The bhikkhuni ordination of Buddhist nuns has always been practiced in East Asia. In 1996, through the efforts of Sakyadhita, an International Buddhist Women Association, ten Sri Lankan women were ordained as bhikkhunis in Sarnath, India. Also, bhikkhuni ordination of Buddhist nuns began again in Sri Lanka in 1998 after a lapse of 900 years. In 2003 Ayya Sudhamma became the first American-born woman to receive bhikkhuni ordination in Sri Lanka. Furthermore, on February 28, 2003, Dhammananda Bhikkhuni, formerly known as Chatsumarn Kabilsingh, became the first Thai woman to receive bhikkhuni ordination as a Theravada nun (Theravada is a school of Buddhism). Dhammananda Bhikkhuni was ordained in Sri Lanka. Dhammananda Bhikkhuni's mother Venerable Voramai, also called Ta Tao Fa Tzu, had become the first fully ordained Thai woman in the Mahayana lineage in Taiwan in 1971.
A 55-year-old Thai Buddhist 8-precept white-robed maechee nun, Varanggana Vanavichayen, became the first woman ordained as a monk in Thailand, in 2002. Since then, the Thai Senate has reviewed and revoked the secular law passed in 1928 banning women's full ordination in Buddhism as unconstitutional for being counter to laws protecting freedom of religion. However Thailand's two main Theravada Buddhist orders, the Mahanikaya and Dhammayutika Nikaya, have yet to officially accept fully ordained women into their ranks.
In 2009 in Australia four women received bhikkhuni ordination as Theravada nuns, the first time such ordination had occurred in Australia. It was performed in Perth, Australia, on 22 October 2009 at Bodhinyana Monastery. Abbess Vayama together with Venerables Nirodha, Seri, and Hasapanna were ordained as Bhikkhunis by a dual Sangha act of Bhikkhus and Bhikkhunis in full accordance with the Pali Vinaya.
In 1997 Dhamma Cetiya Vihara in Boston was founded by Ven. Gotami of Thailand, then a 10 precept nun; when she received full ordination in 2000, her dwelling became America's first Theravada Buddhist bhikkhuni vihara. In 1998 Sherry Chayat, born in Brooklyn, became the first American woman to receive transmission in the Rinzai school of Buddhism. In 2006 Merle Kodo Boyd, born in Texas, became the first African-American woman ever to receive Dharma transmission in Zen Buddhism. Also in 2006, for the first time in American history, a Buddhist ordination was held where an American woman (Sister Khanti-Khema) took the Samaneri (novice) vows with an American monk (Bhante Vimalaramsi) presiding. This was done for the Buddhist American Forest Tradition at the Dhamma Sukha Meditation Center in Missouri. In 2010 the first Tibetan Buddhist nunnery in America (Vajra Dakini Nunnery in Vermont) was officially consecrated. It offers novice ordination and follows the Drikung Kagyu lineage of Buddhism. The abbot of the Vajra Dakini nunnery is Khenmo Drolma, an American woman, who is the first bhikkhuni in the Drikung Kagyu lineage of Buddhism, having been ordained in Taiwan in 2002. She is also the first westerner, male or female, to be installed as an abbot in the Drikung Kagyu lineage of Buddhism, having been installed as the abbot of the Vajra Dakini Nunnery in 2004. The Vajra Dakini Nunnery does not follow The Eight Garudhammas. Also in 2010, in Northern California, 4 novice nuns were given the full bhikkhuni ordination in the Thai Theravada tradition, which included the double ordination ceremony. Bhante Gunaratana and other monks and nuns were in attendance. It was the first such ordination ever in the Western hemisphere. The following month, more bhikkhuni ordinations were completed in Southern California, led by Walpola Piyananda and other monks and nuns. The bhikkhunis ordained in Southern California were Lakshapathiye Samadhi (born in Sri Lanka), Cariyapanna, Susila, Sammasati (all three born in Vietnam), and Uttamanyana (born in Myanmar).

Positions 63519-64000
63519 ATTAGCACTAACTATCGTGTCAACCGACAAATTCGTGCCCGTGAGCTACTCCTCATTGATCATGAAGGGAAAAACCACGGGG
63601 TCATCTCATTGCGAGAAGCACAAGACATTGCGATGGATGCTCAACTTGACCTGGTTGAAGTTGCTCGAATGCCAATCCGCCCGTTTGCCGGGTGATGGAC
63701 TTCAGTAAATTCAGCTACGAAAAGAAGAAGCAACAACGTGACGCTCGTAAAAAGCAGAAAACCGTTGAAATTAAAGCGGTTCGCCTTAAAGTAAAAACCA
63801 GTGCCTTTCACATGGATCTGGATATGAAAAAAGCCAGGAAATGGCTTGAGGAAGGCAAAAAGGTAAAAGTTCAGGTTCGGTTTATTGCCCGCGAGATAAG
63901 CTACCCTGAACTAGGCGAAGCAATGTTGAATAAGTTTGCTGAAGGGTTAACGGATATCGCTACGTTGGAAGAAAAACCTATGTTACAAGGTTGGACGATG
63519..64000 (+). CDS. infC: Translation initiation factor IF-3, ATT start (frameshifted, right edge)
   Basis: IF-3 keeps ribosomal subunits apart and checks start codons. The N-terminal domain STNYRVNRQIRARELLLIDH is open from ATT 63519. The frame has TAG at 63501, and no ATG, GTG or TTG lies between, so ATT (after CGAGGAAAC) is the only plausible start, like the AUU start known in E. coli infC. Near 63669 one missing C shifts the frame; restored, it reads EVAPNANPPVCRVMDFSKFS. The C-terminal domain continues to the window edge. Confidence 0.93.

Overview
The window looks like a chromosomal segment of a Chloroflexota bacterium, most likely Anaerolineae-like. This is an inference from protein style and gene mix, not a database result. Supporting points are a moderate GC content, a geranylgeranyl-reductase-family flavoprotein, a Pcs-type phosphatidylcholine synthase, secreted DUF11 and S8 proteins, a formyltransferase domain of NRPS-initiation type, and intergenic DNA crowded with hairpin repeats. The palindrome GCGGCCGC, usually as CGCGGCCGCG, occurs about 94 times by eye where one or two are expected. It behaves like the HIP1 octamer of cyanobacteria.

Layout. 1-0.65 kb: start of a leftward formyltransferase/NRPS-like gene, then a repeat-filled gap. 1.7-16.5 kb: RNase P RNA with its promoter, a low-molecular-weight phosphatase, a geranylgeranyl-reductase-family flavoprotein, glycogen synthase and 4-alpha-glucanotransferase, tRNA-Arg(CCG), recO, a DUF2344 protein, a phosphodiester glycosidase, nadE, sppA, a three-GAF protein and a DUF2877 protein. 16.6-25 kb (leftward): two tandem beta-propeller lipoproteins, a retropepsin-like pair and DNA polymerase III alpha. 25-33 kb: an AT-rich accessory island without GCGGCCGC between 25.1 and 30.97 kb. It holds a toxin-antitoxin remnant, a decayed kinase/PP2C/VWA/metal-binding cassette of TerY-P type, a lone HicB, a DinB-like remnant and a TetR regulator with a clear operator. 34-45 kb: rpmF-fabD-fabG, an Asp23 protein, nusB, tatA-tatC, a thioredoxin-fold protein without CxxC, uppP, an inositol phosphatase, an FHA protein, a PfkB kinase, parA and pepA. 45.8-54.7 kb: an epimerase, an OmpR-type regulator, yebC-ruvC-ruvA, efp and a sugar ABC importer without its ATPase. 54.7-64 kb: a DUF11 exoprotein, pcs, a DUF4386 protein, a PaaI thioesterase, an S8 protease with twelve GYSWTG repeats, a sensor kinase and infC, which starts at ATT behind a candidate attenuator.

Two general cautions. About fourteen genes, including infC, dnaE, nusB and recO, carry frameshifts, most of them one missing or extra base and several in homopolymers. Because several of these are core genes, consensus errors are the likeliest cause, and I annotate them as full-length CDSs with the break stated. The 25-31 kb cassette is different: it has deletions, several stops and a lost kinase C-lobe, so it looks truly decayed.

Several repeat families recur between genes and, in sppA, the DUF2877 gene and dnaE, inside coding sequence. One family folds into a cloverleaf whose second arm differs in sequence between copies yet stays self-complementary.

The first bhikkhuni ordination in Germany, the Theravada bhikkhuni ordination of German nun Samaneri Dhira, occurred on June 21, 2015 at Anenja Vihara.
The first Theravada ordination of bhikkhunis in Indonesia after more than a thousand years occurred in 2015 at Wisma Kusalayani in Lembang, Bandung. Those ordained included Vajiradevi Sadhika Bhikkhuni from Indonesia, Medha Bhikkhuni from Sri Lanka, Anula Bhikkhuni from Japan, Santasukha Santamana Bhikkhuni from Vietnam, Sukhi Bhikkhuni and Sumangala Bhikkhuni from Malaysia, and Jenti Bhikkhuni from Australia.
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In the liturgical traditions of Christianity, including the Roman Catholic Church, Eastern and Oriental Orthodoxy, Lutheranism and Anglicanism, the term ordination refers more narrowly to the means by which a person is included in one of the orders of bishops, priests or deacons. This is distinguished from the process of consecration to religious orders, namely nuns and monks, which are typically open to women and men. Some Protestant denominations understand ordination more generally as the acceptance of a person for pastoral work.